"If we're partners?"
"If you ever back out of this, I expect the more formal title from you." I chuckled as I held the door open for her.
10 October 1997
Tadzio walked into the hotel room and laid a newspaper on the table. The front page story was about a raid last night, where police had received an anonymous tip and investigated the abandoned hospital and found a bunch of injured people in ceremonial robes and evidence of human sacrifice. The investigation was ongoing, and the journalist seemed to expect this story would occupy much of their time in the coming weeks. He sat down in front of the mug of coffee I'd set out for him a couple minutes earlier, careful not to let the sling on his left arm rest against the table.
"At least everyone's okay," he said, sarcastically, bringing his mug to his lips.
"You've had worse," I said, skimming the article. He scoffed and looked out toward the window.
"So what now?"
"I have a couple issues to wrap up here. Then I need to go answer back to the Cardinal."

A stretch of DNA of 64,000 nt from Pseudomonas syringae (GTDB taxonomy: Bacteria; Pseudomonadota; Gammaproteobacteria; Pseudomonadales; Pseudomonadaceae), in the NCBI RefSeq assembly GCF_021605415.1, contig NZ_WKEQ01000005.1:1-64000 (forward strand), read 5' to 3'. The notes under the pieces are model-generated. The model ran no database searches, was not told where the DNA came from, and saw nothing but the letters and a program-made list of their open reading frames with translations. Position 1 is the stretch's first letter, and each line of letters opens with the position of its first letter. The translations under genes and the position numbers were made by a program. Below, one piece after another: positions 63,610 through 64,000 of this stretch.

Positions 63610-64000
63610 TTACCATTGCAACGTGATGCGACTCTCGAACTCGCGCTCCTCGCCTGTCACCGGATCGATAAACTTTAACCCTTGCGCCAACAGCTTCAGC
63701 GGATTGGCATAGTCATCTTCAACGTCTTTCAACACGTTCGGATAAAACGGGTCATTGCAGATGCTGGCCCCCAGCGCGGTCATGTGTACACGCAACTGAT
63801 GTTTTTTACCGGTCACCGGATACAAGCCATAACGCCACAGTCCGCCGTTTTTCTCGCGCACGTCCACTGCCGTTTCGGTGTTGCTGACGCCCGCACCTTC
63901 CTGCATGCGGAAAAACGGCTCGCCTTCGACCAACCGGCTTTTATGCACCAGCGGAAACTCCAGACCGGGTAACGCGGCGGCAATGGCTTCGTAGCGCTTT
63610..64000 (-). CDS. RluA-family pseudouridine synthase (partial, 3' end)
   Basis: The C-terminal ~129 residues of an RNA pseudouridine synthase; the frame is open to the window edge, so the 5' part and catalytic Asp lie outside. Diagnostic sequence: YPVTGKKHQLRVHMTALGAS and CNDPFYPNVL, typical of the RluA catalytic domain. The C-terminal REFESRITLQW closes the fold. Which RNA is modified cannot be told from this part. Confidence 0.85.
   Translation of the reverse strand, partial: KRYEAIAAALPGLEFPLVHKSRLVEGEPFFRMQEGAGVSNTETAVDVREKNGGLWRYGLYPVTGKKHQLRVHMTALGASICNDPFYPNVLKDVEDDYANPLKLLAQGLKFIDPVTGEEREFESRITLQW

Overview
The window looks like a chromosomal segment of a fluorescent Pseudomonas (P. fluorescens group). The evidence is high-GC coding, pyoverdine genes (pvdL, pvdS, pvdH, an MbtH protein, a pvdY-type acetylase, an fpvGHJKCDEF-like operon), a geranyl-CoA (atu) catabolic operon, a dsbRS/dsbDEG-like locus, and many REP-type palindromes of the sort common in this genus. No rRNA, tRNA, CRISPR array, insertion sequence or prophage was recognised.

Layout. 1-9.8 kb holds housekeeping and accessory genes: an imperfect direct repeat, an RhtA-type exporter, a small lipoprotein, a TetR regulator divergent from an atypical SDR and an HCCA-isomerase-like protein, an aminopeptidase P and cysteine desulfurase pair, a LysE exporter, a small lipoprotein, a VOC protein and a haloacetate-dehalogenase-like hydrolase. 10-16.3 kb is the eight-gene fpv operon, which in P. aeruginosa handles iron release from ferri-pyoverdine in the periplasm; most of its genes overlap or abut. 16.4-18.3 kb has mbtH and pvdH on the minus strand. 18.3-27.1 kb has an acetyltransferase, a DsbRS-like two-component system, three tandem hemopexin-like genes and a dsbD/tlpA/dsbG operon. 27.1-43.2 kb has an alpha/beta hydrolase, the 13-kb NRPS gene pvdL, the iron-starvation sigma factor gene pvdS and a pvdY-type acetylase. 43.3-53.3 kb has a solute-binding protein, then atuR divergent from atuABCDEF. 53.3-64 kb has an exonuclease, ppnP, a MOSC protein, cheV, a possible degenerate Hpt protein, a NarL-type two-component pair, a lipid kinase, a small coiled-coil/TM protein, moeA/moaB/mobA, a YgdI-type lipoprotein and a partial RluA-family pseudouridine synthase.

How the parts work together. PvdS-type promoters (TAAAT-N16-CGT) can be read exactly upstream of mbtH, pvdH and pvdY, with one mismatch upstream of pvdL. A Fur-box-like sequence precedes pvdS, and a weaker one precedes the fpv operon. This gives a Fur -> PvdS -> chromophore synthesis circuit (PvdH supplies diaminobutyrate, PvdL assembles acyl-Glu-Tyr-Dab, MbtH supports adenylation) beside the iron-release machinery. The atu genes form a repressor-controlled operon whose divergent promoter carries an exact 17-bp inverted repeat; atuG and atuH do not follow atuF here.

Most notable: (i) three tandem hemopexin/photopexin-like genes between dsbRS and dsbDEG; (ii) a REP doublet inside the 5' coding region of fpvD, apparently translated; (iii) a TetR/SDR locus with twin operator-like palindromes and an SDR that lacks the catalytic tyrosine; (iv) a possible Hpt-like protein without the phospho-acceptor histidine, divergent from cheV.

"Mhm. And then, what? Just keep doing what you did last night?" I leaned back and set the newspaper down.
"No. Look, I really am sorry about that, and I promise I'm going to have a better plan next time I face him. But, I need information. This cult is far larger than we realized, a many-headed beast, and I don't know if just taking down the Barzai will be enough. And I need to find a way to help these people, as much as I can. The next step is going to be a lot of research and planning."
"You know why I work with you?" I took a sip from my coffee and watched him, waiting for him to answer his own question. "There's a lot of your old man in you, and you're probably the best priest I've known. You care about your obligations, you learn from your mistakes, and you really, truly believe in the goodness of God." He turned and looked me in the eye. "The arm will get better. The Barzai has to regroup. But you? You've decided on the harder path, because you believe it isn't just better or more effective, but that it's right." He finished his coffee, then stood and tossed his room key onto the table.
"Thank you. What about you?"
"I need to lay low for a bit until I'm back to full strength. But don't hesitate to call if you need me."
"And how am I going to do that?"
"I hear they have these telephones now you can carry with you. Maybe I'll look into that." I chuckled and stood, extending a hand.
"Good to see you again, old friend." He shook my hand, smiled, and left.
9 October 1997
In retrospect, I don't know what we really expected to happen.